Chris Moorman is known online as Moorman1 and is one of the most accomplished online poker player of all time, having achieved lifetime online tournament winnings of $13m on PocketFives. He’s been ranked the number one online poker player in the world 20 times and has finished in the top 3 in tournaments 805 times. He also now competes in live poker and has been ranked in the Global Poker Index Top 10 with over $4.4 million in winnings.
Born in Essex, Moorman was a master bridge player by age 14 and represented his country. He also excelled at pool, winning a national university championship. Whilst studying economics at university he started playing online poker, becoming very successful.
The growing popularity for online poker has led to a big demand for information which can help players. Moorman’s book provides both information as well as some great tales – and it’s not his first either. In 2014 he published Moorman’s Book of Poker which saw him collaborate on 80 hands with Byron Jacobs – an average poker player. It was written as practical advice for online poker players.
His new book dives into the theory and gives some narrative behind games he’s been involved in, but it also has an autobiographical element where the reader gets an insight into what it’s like being a pro poker player and how Moorman got there.
Chris Moorman is an ambassador for 888Poker, so it’s no surprise that his book is of particular use to students of the game. The second half in particular goes into quite a bit of detail on poker theory. It’s fascinating to see how Moorman thinks, assimilates information, and makes decisions. There are over 60 hands that he analyses: giving the reader context and detail on the strategies he used. The detail is excellent and the insight into how he thinks is very interesting. A fun way to read this section is to look at the hands he describes, decide how you would play them, give reasons, then look at Moorman’s analysis. This is a great way of accelerating your learning.
Other top poker players add depth by giving their opinions on the hands he played; there are cameos from Dominik Nitsche, Liv Boeree and Daniel Negreanu.
The section on tactics is fairly advanced and definitely aimed at the experienced player rather than the beginner. Although it is of use to anyone willing to spend the time assimilating the information, it certainly makes you realise the depth that top players approach the game with.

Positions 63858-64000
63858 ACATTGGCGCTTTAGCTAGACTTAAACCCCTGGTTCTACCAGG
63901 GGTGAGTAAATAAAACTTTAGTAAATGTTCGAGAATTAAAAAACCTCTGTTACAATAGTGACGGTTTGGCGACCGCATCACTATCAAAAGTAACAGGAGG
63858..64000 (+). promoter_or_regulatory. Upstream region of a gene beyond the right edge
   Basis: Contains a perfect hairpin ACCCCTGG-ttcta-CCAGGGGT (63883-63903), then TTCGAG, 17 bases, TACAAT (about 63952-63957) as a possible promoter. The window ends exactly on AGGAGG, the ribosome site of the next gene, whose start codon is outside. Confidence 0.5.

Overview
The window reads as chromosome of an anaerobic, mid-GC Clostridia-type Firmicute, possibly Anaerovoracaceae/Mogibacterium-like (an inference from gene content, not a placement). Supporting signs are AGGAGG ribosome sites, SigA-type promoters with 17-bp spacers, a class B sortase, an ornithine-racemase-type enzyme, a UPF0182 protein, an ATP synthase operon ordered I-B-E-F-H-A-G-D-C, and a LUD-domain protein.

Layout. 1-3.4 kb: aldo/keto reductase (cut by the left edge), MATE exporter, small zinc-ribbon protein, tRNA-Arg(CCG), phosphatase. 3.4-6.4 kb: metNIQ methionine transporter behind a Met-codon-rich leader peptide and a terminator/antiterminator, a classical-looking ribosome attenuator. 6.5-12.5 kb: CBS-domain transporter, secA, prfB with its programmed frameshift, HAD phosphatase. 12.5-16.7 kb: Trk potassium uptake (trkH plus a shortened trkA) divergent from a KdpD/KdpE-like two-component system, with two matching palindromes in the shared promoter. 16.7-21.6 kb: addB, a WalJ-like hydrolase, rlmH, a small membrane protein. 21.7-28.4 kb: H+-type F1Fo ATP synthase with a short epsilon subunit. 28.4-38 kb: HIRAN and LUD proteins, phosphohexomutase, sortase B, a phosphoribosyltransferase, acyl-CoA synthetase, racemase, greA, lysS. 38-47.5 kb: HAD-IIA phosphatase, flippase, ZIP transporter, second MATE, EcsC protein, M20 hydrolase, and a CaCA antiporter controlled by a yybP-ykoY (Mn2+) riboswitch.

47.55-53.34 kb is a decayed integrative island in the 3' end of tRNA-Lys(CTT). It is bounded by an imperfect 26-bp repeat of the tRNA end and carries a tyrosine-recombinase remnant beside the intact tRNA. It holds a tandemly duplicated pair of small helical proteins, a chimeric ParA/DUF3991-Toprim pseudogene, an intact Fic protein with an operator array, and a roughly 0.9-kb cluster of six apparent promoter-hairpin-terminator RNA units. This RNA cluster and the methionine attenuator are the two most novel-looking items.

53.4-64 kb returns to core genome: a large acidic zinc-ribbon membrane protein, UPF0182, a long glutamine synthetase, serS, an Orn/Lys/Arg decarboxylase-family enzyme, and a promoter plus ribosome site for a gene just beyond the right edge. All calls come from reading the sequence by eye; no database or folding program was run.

I found the book to be quite motivational. Moorman is clearly dedicated to his craft and reading about someone so meticulous and obsessed has a simple joy to it. To reach the top you need to work hard and also work on the right things. Moorman is very analytical and you get the impression he thinks a lot about what happens in his poker sessions. This is something relevant and interesting way beyond poker. There’s no doubt that certain parts of the book will definitely appeal to non-poker players.
Not All Work
Moorman is clearly the sort of guy who thinks about his place in the world. Yes, he loves poker but he also wants to go out, experience different things, and get fresh perspectives. The anecdotes in the book are fun. In one story he talks about returning from a period living in New Zealand and for his father’s birthday buying him into a poker tournament in Manchester. It’s a very nice insight into Moorman as a son. In another anecdote he travels from Cannes to Italy with $1m winnings stuffed into his hand luggage, giving you a real sense of his adventurous spirit. As you go through the book you can’t help but find yourself rooting for Moorman – very much a normal guy – albeit one who has had incredible success in the poker world.
Moorman is surprisingly open in the book and it is very touching. He’s incredibly frank about how he was bullied at school and the impact this had on his confidence. Then how his main priority when choosing a university was to be as far away from his school bullies as possible so the past didn’t “catch up with him”. Seeing the human being behind someone who is now an international star brings an almost reassuring element to the book.
This book is an honest and at times raw account of Moorman’s life growing up, and then in online poker. It’s a good read on a number of levels: as a human interest story you can’t help but care about Moorman and his story. It’s also very prescient, as his story is very much one of our time; were he born five years earlier it’s unlikely the same path would have been open. He really was an early adopter of online poker and became one of its biggest stars. As a theory book, to make you a better player it is a no-brainer: getting an insight into a player of Moorman’s calibre is absolutely priceless.